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Yossi Missri

He dreamed of being Churchill, compared to Chamberlain – but he is Brezhnev

It’s no secret that the figure that the Prime Minister of Israel, Benjamin Netanyahu, aspired to emulate is the Prime Minister of Great Britain during World War II, Winston Churchill. Churchill, whose name had already become synonymous with a great statesman, was the first to recognize the threat posed by Hitler and Nazi Germany to the world. Netanyahu adopted this model in the war against Iran: an uncompromising stand against the Iranian nuclear threat and the danger it poses to the world in general and Israel in particular.

After 07.10, Netanyahu was compared to the Prime Minister of Great Britain before World War II, Neville Chamberlain. Unlike Churchill, who was stubborn in his positions and refused to compromise, Chamberlain is a clear example of compromise. At first, Chamberlain chose not to respond militarily when Hitler sent the army to re-annex the Rhineland – a blatant violation of the Treaty of Versailles that ended World War II. The more well-known compromise is, of course, the Munich Agreement, in which Chamberlain sacrificed Czechoslovakia to avoid World War II, which, as we know, started about a year later. Netanyahu, just like Chamberlain, chose to compromise endlessly in his policy toward Hamas. First, it was about the containment of “drip” rockets. Simultaneously with the expansion of the drip range, incendiary balloons began to burn the surrounding fields. Finally, protection fees were paid to a murderous terrorist organization that carried out the largest massacre of Jews since the Holocaust and the deadliest pogrom since the founding of the Zionist movement.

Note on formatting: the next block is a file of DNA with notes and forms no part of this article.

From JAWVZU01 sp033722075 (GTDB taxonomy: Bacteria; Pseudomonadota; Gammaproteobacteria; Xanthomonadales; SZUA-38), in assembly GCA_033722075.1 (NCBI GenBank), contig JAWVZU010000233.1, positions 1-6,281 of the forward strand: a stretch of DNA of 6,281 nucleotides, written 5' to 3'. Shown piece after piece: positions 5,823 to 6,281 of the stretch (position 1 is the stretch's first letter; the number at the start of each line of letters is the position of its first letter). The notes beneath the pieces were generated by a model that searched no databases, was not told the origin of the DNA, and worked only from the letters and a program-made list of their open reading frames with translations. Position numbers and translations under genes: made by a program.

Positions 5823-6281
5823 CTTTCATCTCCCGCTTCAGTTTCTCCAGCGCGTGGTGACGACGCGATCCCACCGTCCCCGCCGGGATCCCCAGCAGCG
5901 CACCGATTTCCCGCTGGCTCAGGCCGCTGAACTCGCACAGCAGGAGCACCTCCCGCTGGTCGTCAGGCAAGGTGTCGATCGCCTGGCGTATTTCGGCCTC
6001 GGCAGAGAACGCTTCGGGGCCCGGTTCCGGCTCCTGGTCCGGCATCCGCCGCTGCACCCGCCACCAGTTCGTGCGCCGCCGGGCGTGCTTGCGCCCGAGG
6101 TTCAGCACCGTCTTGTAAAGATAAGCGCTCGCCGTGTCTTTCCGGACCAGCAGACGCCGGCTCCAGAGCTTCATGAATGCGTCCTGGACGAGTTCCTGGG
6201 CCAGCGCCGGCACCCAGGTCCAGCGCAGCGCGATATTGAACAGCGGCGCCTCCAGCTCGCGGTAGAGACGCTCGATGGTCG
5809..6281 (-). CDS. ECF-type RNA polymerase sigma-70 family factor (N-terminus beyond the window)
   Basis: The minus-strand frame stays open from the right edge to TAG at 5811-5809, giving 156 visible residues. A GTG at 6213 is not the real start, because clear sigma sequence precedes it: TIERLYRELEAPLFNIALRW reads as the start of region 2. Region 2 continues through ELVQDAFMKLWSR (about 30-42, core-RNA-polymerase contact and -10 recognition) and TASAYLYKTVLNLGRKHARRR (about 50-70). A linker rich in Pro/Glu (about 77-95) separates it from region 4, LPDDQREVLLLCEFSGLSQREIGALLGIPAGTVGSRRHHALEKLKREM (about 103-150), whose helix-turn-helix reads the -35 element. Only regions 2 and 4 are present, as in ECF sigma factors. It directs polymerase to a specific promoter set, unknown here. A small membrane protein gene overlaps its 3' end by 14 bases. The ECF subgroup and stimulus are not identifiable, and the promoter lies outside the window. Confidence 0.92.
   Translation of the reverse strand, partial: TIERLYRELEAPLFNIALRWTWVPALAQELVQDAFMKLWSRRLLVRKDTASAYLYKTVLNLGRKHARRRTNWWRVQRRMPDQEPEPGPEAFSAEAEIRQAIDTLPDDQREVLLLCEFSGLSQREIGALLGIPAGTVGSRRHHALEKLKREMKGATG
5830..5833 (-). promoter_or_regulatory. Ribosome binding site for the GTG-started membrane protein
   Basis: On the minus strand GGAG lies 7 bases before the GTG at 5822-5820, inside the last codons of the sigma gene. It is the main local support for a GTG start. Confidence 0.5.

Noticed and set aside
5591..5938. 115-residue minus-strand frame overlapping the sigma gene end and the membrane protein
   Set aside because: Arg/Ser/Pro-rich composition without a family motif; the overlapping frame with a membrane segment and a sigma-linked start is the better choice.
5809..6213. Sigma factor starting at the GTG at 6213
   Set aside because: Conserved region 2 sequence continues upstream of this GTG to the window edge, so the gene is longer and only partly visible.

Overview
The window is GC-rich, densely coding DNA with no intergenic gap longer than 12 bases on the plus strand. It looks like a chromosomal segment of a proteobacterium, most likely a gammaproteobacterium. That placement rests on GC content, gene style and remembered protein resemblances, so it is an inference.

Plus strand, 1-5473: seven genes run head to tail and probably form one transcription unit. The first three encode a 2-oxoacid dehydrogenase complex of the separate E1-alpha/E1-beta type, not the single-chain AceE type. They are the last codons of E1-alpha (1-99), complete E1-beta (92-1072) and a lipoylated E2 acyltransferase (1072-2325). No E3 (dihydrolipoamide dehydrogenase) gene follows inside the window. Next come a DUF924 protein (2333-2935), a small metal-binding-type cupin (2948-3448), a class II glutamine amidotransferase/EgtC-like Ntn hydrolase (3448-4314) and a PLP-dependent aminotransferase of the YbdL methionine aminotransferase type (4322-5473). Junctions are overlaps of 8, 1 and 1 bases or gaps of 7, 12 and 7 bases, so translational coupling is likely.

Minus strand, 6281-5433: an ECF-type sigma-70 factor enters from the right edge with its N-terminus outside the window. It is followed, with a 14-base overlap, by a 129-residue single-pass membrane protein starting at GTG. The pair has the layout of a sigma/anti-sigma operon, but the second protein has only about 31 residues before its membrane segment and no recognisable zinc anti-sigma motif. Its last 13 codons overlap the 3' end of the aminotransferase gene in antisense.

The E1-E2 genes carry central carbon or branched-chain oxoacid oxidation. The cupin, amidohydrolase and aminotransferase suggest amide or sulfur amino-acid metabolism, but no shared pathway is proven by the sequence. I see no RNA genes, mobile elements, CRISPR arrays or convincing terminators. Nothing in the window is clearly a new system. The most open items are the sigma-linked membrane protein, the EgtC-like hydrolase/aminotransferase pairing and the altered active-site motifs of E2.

Despite the comparison to the two British leaders, I will offer a comparison to another leader: Leonid Brezhnev, leader of the Soviet Union. Brezhnev, who led the Soviet Union between 1964 and 1982, knew the golden age of the Soviet Empire and, at the same time, was also responsible for its disintegration. At the beginning of his reign, the standard of living in the Soviet Union began to rise, and its military power continued to grow. Growth froze from the middle to the end of his term, and “stagnation” began. Stagnation began showing signs in the Soviet Union – economic growth stopped, employment decreased, supermarket queues grew longer, and governmental corruption grew. Brezhnev is a clear example of extreme conservatism: the domestic policy he led consecrated “today” instead of “tomorrow.” We will do everything so that “tomorrow” looks exactly like “today” – inevitably leading to the promotion of unworthy people and corruption. Eventually, the Soviet Union collapsed inward following that internal stagnation.

Benjamin Netanyahu went through a similar process. The beginning of his second term led to economic development, stability, and growth of the State of Israel. But in recent years, especially after the 2015 elections and the opening of the criminal proceedings against him, Netanyahu has been busy with only one thing – staying in power. To realize this goal, “tomorrow” should look exactly like “today”. How do you do it? Like Brezhnev, of course, the collapse of the governmental systems, improper appointments, and the growth of governmental corruption. Add to that Netanyahu’s already conservative nature, and you get a recipe for collapse.

The internal processes that the State of Israel has gone through in recent years are the leading cause of its external weakness – a weakness that caused Hamas and the many enemies of the State of Israel to try to challenge it.

About the Author
Yossi Missri is a correspondent for Channel 13 - Foreign Desk, majoring in Law and Strategy, Diplomacy Government, Reichman University. Podcast: "Around the globe in 40 mins".
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